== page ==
NHB 3124 7518 16,881 10,306 - - 20,005 17,824 16,503 10,598
SIDBI 5625 13,253 8811 11,500 1361 987 15,797 25,740 24,487 30,186
Total 16,198 28,937 38,091 39,188 5161 6,180 59,450 74,3051,05,059 1,06,215
Source: Respective FIs.
Notes:-: (i) Nil/Negligible. (ii) Long-term rupee resources comprise borrowings by way of bonds/ debentures;
and short-term resources comprise commercial papers (CPs), term deposits, certificate of deposits (CDs),

including interest payments formed only a small part Table 5.13 : Pattern of Sources and
of the funds of FIs. The repayment of past Deployment of Funds of FIs*
borrowings recorded a sharp increase of 103.2 per
(Amount in ` crore)
cent, while fresh deployment registered a decline of
11.7 per cent over the year (Table 5.13). Item 2008-09 2009-10 Percentage
in 2009-10
Non-Bank Finance Companies (NBFCs)
Sources of Funds
5.52 NBFCs as a whole account for 11.2 per cent (i+ii+iii) 2,97,296 3,02,610 1.8
(100.0) (100.0)
of assets of the total financial system. With the
growing importance assigned to financial inclusion, (i) Internal 1,93,294 1,56,733 -18.9
(65.0) (51.8)
NBFCs have come to be regarded as important
(ii) External 91,314 1,26,813 38.8
financial intermediaries particularly for the small-
(30.7) (41.9)
scale and retail sectors. There are two broad
(iii) Others** 12,688 19,065 50.3
categories of NBFCs based on whether they accept
(4.3) (6.3)
public deposits, namely deposit-taking NBFCs Deployment of
(NBFCs-D) and non-deposit-taking NBFCs (NBFCs- Funds (i+ii+iii) 2,97,296 3,02,610 1.8
ND). (100.0) (100.0)
(i) Fresh Deployment 1,94,711 1,71,922 -11.7
5.53 The total number of NBFCs registered with (65.5) (56.8)
the RBI, consisting of NBFCs-D and NBFCs-ND, (ii) Repayment of Past
declined from 12,740 in end-June 2009 to 12,630 in Borrowings 56,592 1,15,015 103.2
end-June 2010. The number of NBFCs-D declined (19.0) (38.0)

from 336 to 308 during the same period, mainly due (iii) Other Deployment 45,993 15,673 -65.9
(15.5) (5.2)
to the exit of many NBFCs-D from deposit- taking
of which:
activity, while non-deposit-taking systemically Interest Payments 8809 16,561 88.0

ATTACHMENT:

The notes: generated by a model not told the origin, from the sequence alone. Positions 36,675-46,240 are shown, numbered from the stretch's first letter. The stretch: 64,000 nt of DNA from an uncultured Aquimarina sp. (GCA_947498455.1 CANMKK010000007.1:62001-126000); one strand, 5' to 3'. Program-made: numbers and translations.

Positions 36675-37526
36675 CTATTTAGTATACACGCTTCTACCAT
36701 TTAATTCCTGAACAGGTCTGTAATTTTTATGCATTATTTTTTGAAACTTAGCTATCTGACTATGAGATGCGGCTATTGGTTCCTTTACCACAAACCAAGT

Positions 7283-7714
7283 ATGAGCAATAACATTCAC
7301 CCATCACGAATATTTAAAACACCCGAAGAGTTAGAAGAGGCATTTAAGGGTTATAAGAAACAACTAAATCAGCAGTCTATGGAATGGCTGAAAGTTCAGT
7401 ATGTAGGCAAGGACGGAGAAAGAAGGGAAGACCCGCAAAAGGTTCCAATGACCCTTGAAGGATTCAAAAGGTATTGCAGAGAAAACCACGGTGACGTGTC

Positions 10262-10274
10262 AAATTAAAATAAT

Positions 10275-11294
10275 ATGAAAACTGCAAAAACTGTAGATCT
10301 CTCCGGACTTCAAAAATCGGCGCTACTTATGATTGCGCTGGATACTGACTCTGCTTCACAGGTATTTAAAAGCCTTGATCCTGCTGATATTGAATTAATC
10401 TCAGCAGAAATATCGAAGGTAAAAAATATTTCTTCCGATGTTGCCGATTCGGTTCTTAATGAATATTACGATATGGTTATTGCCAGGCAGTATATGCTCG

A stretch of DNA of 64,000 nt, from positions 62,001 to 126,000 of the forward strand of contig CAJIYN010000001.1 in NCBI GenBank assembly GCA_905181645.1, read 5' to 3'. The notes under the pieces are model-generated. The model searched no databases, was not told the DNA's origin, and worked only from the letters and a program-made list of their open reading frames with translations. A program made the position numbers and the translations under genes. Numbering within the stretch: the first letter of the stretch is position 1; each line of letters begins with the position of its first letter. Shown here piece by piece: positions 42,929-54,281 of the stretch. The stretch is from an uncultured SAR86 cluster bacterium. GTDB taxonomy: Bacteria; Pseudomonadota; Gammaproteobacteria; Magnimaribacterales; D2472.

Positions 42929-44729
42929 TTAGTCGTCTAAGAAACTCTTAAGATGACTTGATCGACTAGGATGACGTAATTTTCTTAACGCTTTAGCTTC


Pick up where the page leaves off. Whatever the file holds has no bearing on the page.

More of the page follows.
important NBFCs (NBFCs-ND-SI with asset size (3.0) (5.5)
` 100 crore and above) increased from 234 to 260
Source: Respective FIs
during the same period. Under the NBFCs-D category Notes:* Exim Bank, NABARD, NHB, and SIDBI.
there are two residuary non-banking companies **Includes cash and balances with banks and balances
with the RBI and other banks. Figures in parentheses are
(RNBCs) (Table 5.14)
percentages to the totals.

Financial Intermediation and Markets 113
Table 5.14 : Number of NBFCs Registered share of 83.2 per cent, followed distantly by loan
with the RBI companies with a 16.8 per cent share.
End June Number of Number of Number 5.58 The asset size of NBFCs-D varies significantly
Registered NBFCs-D of between less than ` 25 lakh to above ` 500 crore.
NBFCs NBFCs- The asset-holding pattern remained skewed, with
ND-SI 15 NBFCs-D with asset size of ‘above ` 500 crore’
2005 13,261 507 - holding 97.5 per cent of total assets of all NBFCs-
2006 13,014 428 149 D, while the remaining 213 held about 2.5 per cent
in end-March 2010.
2007 12,968 401 173
2008 12,809 364 189 5.59 The financial performance of NBFCs-D
2009 12,740 336 234 witnessed moderate deterioration as reflected in the
decline in their operating profits during 2009-10. This
2010 12,630 308 260
decline was mainly on account of higher growth in
Source: RBI. expenditure than income of these institutions. The
decline in operating profits along with marginal
5.54 The ratio of deposits of reporting NBFCs to increase in tax provision resulted in a decline in net